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Olga Butorina

Olga Butorina is a Doctor of Economics, professor, head of the European Integration Department, Advisor to the Director of the MGIMO University of the Russian Foreign Ministry, and a member of the Board of Advisors of Russia in Global Affairs.

  • 30 june 2013

    To Stand the Test of the Market

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    The EU has encountered an unforeseen deformation of market mechanisms. While the EU is rethinking what has happened and working on a new strategy for economic development, Russia is returning to the “good old” practices that imitate democratic institutions and market mechanisms.

  • 29 december 2011

    A Europe Without the European Union?

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    The EU’s biggest problem today is the loss of the European idea and the vagueness of European self-identity. Despite the ongoing process of enlargement, EU leaders have been unable to persuasively answer the question of what it means to be a European today.

  • 27 march 2011

    Currency Wars

    The tools available to the world community to try to resolve the currency dispute between the United States and China are very limited. Under a favorable scenario the conflict will remain latent, and under the worst-case scenario it will result in the overall growth of protectionism. Much will depend on how well Western countries can reduce the level of public debt. At the second turn of the debt crisis it will go geopolitical.

  • 8 march 2009

    Dances with the Dragon

    The crisis is setting an almost impossible task before the countries with developing markets – to modernize market mechanisms and strengthen the state’s position in the economy, although their economic system is deformed a priori and international practice and standards ignore the fact of this deformation.

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  • 17 november 2007

    Funky Integration

    European integration is usually compared to a train moving toward a single destination that is known to all of its passengers. Today, however, there is a metaphor that more aptly describes European integration: a hypermarket with numerous shops, cafes, Internet outlets, beauty parlors, Laundromats, and multiplex cinemas.

  • 30 july 2005

    Change or Die

    The disintegration of the CIS, or its lingering in a state of latent disintegration will drastically reduce the potential of the countries in the region – as well as the international community – to control various processes there. Neither the EU nor the U.S. will be able to impose their system of governance in the CIS territory.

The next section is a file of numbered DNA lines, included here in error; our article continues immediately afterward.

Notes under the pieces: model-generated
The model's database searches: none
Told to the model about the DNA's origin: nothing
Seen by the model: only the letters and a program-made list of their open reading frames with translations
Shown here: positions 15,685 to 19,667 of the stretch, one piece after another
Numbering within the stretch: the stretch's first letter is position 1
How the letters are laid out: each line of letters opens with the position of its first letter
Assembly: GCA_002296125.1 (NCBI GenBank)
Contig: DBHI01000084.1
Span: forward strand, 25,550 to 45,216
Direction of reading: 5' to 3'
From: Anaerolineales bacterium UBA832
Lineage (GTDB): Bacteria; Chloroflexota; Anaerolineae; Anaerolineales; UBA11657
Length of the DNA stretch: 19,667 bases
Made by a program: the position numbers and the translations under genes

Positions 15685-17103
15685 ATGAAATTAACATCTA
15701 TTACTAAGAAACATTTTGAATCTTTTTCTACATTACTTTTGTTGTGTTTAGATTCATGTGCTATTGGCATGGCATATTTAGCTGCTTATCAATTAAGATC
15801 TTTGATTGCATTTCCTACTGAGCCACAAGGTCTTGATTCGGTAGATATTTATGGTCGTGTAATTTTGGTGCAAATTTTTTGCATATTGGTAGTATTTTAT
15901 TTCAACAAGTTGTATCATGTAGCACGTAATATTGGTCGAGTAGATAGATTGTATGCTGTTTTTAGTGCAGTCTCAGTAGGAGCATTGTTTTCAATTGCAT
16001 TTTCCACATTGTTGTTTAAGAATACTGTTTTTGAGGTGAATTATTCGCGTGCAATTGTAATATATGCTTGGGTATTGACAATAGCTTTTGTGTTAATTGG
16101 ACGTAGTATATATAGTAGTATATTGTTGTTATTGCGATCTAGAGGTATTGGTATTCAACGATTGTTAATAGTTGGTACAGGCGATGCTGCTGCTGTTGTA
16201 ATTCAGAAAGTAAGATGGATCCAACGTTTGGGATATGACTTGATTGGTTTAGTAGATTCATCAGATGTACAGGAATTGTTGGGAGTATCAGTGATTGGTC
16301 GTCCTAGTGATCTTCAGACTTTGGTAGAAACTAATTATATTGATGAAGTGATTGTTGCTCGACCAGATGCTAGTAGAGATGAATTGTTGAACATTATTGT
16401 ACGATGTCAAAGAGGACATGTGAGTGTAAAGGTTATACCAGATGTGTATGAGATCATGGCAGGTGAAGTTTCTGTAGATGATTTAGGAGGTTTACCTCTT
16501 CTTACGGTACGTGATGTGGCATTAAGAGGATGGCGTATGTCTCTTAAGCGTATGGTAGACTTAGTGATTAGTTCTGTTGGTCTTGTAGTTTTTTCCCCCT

• 1 december 2003

    International Monetary System: The End of Monocracy

    Over the next ten to 15 years the dollar’s global hegemony will be a thing of the past. The core of the new international system will be constituted by 20-30 of the most important currencies, which will be integrated into a real-time settlements system based on new information technologies. This type of format change can radically improve the position of the Russian ruble and alter guidelines for a national monetary policy.

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Publisher's column

A new world order: A view from Russia

Since around 2017–2018, the world has been living through a period of progressive erosion, or collapse, of international orders inherited from the past. With the election of Donald Trump and the rapid increase of US containment of Russia and China—which is both a consequence of this gradual erosion and also represents deep internal and international contradictions—this process entered its apogee.

Editor's column

Will US pullout from Syria increase risk of conflict with Russia?

The announcement of the US pullout from Syria was received with caution in Moscow. Besides the security and political challenges it may bring about, the Trump decision could mean the end of a practical, relatively constructive US-Russian approach to conflict at flashpoints.


Russia has 3 messages for Turkey over operation in Syria

Russia has its eye on long-term opportunities following Turkey's operation in northeast Syria.

The East’s Rise and the New Russian Foreign Policy

Russia is bracing to turn from its centuries-old foreign policy model (dating back to the Moscow Principality) to maintain direct control over its immediate periphery as a way to provide for its security. How new self-defense methods get integrated into the nation’s strategic culture can play a crucial role in the future.

Russian Interests in the Context of the Iranian-Saudi Crisis

Provocations benefit everyone. They allow strong states to express anger, reaffirm their supremacy, and to even use force but without resorting to war.

Developing the Far East and Chinese-Russian Relations: New Perceptions and New Practices

Developing the Russian Far East and Siberia has been an important step in state-building for Russia. Although there have been debates about appropriate ideas and policies in the strategy, developing the vast frontier region and promoting relations with Asian countries has set a steadfast direction of development for Russia. Chinese-Russian cooperation in the border region during the early stages of imperial Russia’s policies in the Far East holds enlightening significance for today’s bilateral cooperation.

Japan and the Development of the Russian Far East

The main objective for the Shinzo Abe administration’s active engagement in supporting the involvement of Japanese companies in the development of the Russian Far East is to create favourable environment for resolution of the territorial issue and conclusion of a peace treaty with Russia. Japan–Russia cooperation in the Russian Far East is part of Abe’s 8-point cooperation plan with Moscow.